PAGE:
Orgasm Tips to Up Your Game

1. Know your anatomy 

Our bodies are full of erogenous zones. Sex and the big O involve more than just our genitals. Relevant anatomy includes the lips, neck, breasts, nipples, labia, clitoris, penis, testicles vestibule, vagina, cervix, uterus, anus, and rectum, just to name a few. Different people can experience pleasure and orgasms from stimulation of any or all of these areas. When we assume penovaginal sex is the primary model for sexual pleasure and orgasm, we completely miss all these other important body parts. Thinking about these other areas can dramatically change and enhance your orgasmic experience.

Take anal sex as an example. While it is more common among men who have sex with men, not all homosexual men engage in anal sex, and it is not uncommon among heterosexual partners. The internal and external anal sphincters control the opening and closing of the anus and are abundant in nerve endings that can facilitate pleasure or pain. Many of these nerve endings are richest around the anal opening, but the outermost part of the rectum also has them. The anus and adjacent rectum both have the ability to expand and are very sensitive to pressure. When it comes to intense orgasms, If you have a prostate, the pleasure from anal penetration can be even more intense as this erotic gland is easily stimulated through the rectal wall.

So, take a minute to explore your body and these erogenous zones for better orgasms.

2. Practice on your own first

Orgasm isn’t always easy and can take practice. Once you’ve made yourself familiar with your body, figure out which areas feel best when touched or probed. Masturbation is a way for you to figure out what you like so that you can communicate your needs and desires to your partner. Figuring out what feels good on your own will only enhance your orgasm come game time with your partner.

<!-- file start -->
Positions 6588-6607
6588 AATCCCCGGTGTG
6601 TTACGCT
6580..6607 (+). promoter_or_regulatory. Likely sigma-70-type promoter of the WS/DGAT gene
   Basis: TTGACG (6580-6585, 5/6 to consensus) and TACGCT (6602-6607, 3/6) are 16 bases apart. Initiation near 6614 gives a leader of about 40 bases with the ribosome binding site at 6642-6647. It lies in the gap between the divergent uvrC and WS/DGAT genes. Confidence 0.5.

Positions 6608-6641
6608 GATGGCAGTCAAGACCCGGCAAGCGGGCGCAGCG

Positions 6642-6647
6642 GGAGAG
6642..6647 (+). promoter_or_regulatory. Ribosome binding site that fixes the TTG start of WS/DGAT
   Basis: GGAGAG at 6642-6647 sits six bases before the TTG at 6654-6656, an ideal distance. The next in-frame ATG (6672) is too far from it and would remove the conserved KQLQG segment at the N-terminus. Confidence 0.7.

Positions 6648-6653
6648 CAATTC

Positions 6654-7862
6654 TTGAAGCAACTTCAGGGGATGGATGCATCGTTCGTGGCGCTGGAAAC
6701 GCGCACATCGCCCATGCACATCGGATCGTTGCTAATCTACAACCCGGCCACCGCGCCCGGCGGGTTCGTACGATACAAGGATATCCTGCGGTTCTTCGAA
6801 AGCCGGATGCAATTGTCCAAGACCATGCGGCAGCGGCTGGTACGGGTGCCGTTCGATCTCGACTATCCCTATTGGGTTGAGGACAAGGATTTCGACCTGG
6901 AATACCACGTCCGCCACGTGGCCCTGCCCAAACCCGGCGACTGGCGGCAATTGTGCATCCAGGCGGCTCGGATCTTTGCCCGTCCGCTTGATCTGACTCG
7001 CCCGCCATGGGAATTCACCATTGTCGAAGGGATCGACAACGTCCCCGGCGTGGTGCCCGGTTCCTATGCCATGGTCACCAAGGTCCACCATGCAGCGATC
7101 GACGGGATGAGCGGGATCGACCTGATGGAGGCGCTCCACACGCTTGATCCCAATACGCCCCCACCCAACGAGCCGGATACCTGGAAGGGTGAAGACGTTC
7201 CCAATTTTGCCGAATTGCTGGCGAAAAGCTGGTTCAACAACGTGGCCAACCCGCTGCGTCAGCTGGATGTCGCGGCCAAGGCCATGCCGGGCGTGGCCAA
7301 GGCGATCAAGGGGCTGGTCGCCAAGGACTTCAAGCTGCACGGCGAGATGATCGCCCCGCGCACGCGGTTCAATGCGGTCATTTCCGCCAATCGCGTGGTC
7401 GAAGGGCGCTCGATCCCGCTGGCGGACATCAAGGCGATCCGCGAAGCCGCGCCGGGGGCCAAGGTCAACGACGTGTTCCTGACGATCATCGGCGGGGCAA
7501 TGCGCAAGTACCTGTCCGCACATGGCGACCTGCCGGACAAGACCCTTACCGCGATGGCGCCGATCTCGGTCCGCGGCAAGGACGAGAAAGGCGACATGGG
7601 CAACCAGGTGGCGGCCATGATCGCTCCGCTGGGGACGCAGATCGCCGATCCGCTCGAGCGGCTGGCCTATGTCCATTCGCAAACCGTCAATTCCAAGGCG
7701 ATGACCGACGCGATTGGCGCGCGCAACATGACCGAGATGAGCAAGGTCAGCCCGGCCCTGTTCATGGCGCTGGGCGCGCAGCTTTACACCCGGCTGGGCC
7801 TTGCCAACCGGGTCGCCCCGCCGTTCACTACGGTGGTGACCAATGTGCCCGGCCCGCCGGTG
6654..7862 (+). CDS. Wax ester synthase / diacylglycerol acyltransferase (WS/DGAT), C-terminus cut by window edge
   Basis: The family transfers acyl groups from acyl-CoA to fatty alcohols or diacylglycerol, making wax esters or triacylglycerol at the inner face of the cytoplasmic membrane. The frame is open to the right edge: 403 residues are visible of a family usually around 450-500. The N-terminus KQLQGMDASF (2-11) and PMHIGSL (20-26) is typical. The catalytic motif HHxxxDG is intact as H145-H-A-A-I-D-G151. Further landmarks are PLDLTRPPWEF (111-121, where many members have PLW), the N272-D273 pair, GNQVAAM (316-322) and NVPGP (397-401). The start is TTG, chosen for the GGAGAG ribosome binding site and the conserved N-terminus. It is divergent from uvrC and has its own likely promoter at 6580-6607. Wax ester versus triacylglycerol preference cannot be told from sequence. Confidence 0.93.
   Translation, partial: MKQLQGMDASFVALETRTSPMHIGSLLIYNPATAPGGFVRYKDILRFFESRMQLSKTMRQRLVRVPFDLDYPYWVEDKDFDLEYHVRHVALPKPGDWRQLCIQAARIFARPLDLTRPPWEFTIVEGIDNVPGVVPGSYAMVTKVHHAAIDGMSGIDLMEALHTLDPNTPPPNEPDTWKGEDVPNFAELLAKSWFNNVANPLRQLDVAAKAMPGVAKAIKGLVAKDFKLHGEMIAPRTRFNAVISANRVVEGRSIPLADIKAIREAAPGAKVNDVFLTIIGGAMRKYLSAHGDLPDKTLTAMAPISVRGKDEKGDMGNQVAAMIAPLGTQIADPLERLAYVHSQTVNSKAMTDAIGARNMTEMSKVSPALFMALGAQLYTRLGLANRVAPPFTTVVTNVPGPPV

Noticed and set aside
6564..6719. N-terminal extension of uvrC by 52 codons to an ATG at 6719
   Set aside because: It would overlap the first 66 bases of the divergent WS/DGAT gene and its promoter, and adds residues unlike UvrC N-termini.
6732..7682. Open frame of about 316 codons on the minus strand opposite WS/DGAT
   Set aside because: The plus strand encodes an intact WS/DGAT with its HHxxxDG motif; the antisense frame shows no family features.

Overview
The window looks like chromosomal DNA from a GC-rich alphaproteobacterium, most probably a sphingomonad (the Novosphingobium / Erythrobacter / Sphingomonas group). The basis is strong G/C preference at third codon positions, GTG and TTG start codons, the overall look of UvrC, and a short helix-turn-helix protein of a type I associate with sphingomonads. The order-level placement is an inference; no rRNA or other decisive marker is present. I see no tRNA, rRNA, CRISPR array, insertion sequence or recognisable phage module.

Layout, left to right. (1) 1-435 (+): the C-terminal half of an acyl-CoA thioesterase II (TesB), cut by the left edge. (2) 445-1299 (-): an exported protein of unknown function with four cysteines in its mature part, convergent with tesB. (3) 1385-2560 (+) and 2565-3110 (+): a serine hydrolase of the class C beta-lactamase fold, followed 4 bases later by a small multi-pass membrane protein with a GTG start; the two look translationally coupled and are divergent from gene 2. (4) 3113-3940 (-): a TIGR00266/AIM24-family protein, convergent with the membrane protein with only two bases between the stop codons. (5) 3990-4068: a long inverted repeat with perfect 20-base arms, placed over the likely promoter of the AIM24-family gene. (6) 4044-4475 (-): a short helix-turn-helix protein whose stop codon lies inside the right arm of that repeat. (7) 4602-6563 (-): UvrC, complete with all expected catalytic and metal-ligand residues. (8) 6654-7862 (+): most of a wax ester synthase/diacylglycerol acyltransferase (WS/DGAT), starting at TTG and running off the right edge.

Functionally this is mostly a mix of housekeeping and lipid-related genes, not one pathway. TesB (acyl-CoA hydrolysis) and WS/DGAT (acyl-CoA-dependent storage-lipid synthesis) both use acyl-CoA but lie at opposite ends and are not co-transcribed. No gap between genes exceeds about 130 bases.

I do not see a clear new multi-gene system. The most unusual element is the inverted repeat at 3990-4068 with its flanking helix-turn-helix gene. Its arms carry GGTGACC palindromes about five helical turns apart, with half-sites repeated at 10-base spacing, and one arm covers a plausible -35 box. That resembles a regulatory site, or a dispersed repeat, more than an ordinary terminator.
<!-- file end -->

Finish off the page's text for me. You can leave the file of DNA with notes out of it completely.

3. Add some flare

Incorporating sexual toys and lubricants can definitely level up your orgasms. Vibrating toys can increase sensitivity and allow stimulation of anatomical parts not being tended to by your partner. For instance, consider stimulating your clitoris with a vibrating toy while your partner performs oral sex or provides manual stimulation elsewhere. Similarly, wearing a vibrating constriction ring while your penis penetrates your partner can enhance your orgasm and theirs. 

Lubricants are also an important factor often overlooked. Many people feel like they may be somehow deficient if they use external lubricants, but nothing could be further from the truth.  Think of lube as a sexual enhancer, not a crutch! Lubricants can enhance sensitivity by creating different sensations like a warming or cooling effect. Some can even help delay ejaculation, which can be helpful for those with premature ejaculation. They can help reduce friction and allow for easier, less uncomfortable penetration. And they can even add a yummy taste!

4. Don’t forget about intimacy

It is important to remember that orgasm is both a physical and psychological phenomenon.  Body parts are important of course, but so is intimacy with the person providing the stimulation. A 2018 study reported that women who receive daily affection from and/or have intimate communication with a partner tend to have better sexual function (McCool-Myers 2018). Intimate acts like kissing or cuddling have been linked to sexual satisfaction in both men and women (Heiman 2011). Some people even report increased orgasms simply from providing their partner satisfaction. 

We have a long way to go in terms of understanding LGBTQ+ sexual health, including orgasm.  A great deal of work needs to be done specifically around trans and gender non-binary and non-conforming communities. I hope you have found this information helpful and that our LGBTQ+ readers will use some of the advice above to optimize their orgasmic function.   


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McCool-Myers, M., Theurich, M., Zuelke, A. et al. Predictors of female sexual dysfunction: a systematic review and qualitative analysis through gender inequality paradigms. BMC Women’s Health 18, 108 (2018).